Will We Soon See A SC2_NVIDIA_GeForce_GG Bowl?

SC2 WCSSo this weekend I watched a fair amount of the Starcraft 2 World Championship Series Season 1 championships online. My appetite for SC2 was whet a few days earlier when I had one of my first multiplayer play sessions here at the lab, and I really enjoyed playing. Spending as much time as I do watching, researching, and writing about so-called “traditional” sports, I saw the major Sc2 tournament as an opportunity to learn some about the game, and the sport surrounding it.

I was watching the matches via stream, as most were, either on my iPad, on my computer, or for a brief bit, on my big TV via the Xbox. Twitch was my primary portal for accessing the streams on all devices. I did not really stick to any one channel for the matches; I was stream surfing. For a while, I was watching the WCS being streamed live from Korea on the OGN streams courtesy of OSL Stream 2, with Day[9] and Apollo alternating with DoA and Monte Cristo, sometimes conducting interviews on a love seat. But occasionally I’d switch over to the GOMTV, GSL stream 1 of the WCS which featured Artosis and Tasteless. They were good too. But if I was really in my surfing groove, sometimes I would fly over from the OGN OSL streams to the GOMTV GSL stream of Wolf and Khaldor because I really like Khaldor’s german accent. Some of the streams played cheezy MMA style metal, others played Daft Punk. There was no strong sense of production identity tying the streams together. Some casters wore suits, others t-shirts. What are all the acronyms standing for, you ask? Well, the WCS is the World Championship Series which is run by Blizzard, a game company. OGN is Ongamenet which is a South Korean tv station that also sponsors the OSL, or Ongamenet Starleague which I think is related to the WCS, but I don’t know how. GOMTV is another South Korean based online network that sponsors the GSL, the Global Starcraft 2 League, which I think is also related to the WCS somehow.




If at this point your head is spinning, then you are not alone. Here we’ve got two “leagues” on two “networks” streaming a “season” of a championship “series” that is run by a game publisher. I found myself quickly confused by the lack of a central governing body that supervised the whole event, including the broadcasts. Networks like OGN or GOMTV, which sponsor their own leagues, were streaming a tournament run by a different company, and on multiple channels! Add to this my novice inability to quickly parse “handles” for players and casters, names like EG_Stephano_RC, Woongjin Stars sOs, and STX SOUL INnoVation, and I was getting lost pretty quickly. It all struck me as so different from traditional sports exclusive broadcasting deals. ESPN has Monday Night Football games from the NFL until the contract expires, and nobody else can show it. From my background with traditional sports and exclusivity, I was surprised — as a competitive Starcraft 2 novice, I was lost — and as a sports media researcher, I was curious.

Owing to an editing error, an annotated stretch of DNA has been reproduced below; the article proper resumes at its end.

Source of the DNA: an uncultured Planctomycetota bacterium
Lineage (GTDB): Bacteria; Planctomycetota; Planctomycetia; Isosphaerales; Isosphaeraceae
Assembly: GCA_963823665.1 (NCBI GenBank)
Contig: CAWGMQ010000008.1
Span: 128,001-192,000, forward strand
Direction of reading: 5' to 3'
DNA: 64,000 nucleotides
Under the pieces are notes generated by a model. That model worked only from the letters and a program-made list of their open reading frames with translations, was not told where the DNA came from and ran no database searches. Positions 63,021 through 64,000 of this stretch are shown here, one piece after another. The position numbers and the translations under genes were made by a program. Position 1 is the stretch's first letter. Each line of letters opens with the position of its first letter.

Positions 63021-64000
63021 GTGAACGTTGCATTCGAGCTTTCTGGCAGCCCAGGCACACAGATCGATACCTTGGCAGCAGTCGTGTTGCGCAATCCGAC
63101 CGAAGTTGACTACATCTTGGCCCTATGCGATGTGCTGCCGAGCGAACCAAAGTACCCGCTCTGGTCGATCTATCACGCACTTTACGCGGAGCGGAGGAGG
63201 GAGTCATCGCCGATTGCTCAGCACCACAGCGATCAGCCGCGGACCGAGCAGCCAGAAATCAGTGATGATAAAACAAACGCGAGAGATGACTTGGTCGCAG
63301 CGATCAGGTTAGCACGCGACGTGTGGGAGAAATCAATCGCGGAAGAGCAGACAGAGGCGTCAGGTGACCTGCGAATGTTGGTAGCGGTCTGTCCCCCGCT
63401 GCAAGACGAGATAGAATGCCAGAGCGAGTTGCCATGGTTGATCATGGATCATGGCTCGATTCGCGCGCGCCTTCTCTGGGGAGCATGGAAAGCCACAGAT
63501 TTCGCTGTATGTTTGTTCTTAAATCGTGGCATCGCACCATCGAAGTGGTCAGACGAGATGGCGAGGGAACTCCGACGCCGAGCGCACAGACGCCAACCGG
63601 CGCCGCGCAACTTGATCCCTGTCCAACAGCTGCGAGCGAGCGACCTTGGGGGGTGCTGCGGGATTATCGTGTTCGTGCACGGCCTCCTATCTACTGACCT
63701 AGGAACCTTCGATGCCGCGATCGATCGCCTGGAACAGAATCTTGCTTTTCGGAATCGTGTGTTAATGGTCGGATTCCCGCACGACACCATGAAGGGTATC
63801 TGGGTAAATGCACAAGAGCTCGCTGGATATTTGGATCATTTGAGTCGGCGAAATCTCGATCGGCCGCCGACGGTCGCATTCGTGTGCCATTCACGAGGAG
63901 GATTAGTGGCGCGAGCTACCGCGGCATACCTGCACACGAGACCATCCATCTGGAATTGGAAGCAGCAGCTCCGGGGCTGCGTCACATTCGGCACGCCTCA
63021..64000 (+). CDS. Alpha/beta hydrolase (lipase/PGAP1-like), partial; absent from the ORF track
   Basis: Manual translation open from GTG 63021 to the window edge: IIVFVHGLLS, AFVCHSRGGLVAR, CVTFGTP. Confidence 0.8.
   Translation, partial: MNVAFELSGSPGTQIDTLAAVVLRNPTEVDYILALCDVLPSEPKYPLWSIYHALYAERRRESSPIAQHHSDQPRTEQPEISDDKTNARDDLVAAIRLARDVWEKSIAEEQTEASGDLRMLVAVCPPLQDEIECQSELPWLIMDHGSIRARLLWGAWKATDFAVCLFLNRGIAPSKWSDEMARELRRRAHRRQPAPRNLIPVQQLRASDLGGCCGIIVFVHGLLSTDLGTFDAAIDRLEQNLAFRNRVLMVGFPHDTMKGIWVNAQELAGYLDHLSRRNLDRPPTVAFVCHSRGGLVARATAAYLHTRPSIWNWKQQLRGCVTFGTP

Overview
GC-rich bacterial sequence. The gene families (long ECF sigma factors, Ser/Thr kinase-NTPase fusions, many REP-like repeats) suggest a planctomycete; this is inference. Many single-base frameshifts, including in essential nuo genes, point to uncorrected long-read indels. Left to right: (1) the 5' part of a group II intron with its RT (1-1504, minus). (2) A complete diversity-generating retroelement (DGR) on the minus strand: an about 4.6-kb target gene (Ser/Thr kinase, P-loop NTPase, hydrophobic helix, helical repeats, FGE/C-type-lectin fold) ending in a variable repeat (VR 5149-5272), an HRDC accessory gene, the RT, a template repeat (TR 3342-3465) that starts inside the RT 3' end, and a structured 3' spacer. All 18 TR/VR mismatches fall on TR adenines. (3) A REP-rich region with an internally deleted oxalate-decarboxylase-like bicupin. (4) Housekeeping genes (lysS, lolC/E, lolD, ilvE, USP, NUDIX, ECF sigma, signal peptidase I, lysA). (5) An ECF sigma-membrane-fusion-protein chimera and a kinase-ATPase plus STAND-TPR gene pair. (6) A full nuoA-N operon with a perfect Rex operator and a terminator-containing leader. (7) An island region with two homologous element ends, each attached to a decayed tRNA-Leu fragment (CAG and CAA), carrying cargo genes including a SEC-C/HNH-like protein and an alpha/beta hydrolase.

Talking the situation over with Philip the next day at work, we thought that an interesting domain of comparison would be NCAA sports, and specifically the evolution of the Bowl games. For those unfamiliar, here is a very brief history:

The Rose Bowl, the "Granddaddy of Them All," presented by Vizio.
The Rose Bowl, the “Granddaddy of Them All,” presented by Vizio.

Bowl games began with the Rose Bowl in Pasadena California, which featured an end of the year game between long-distance teams who were not likely to have played against one another because of the distance and conference affiliation. Colleges are organized into semi-regional conferences such as the Big Ten, the Pac-12, or the SEC. In the first half of the 20th century, the game was played between the winner of the Pacific Coast Conference and an opponent from the east. Eventually, the Rose Bowl would be played between the champions of the Pac-10 and the Big Ten. A commercial success, the Rose Bowl spawned other popular bowl games featuring championships between winners of different conferences. Soon enough, the turning of the calendar saw the arrival of the Cotton Bowl, the Sugar Bowl, and the Orange Bowl. But with so much money at stake, and with so many collegiate teams, why stop there? What we have today is a glut of sponsored bowls ranging from the Tostitos Fiesta Bowl, to the Little Ceasars Pizza Bowl and even the Beef ‘O’ Brady’s Bowl.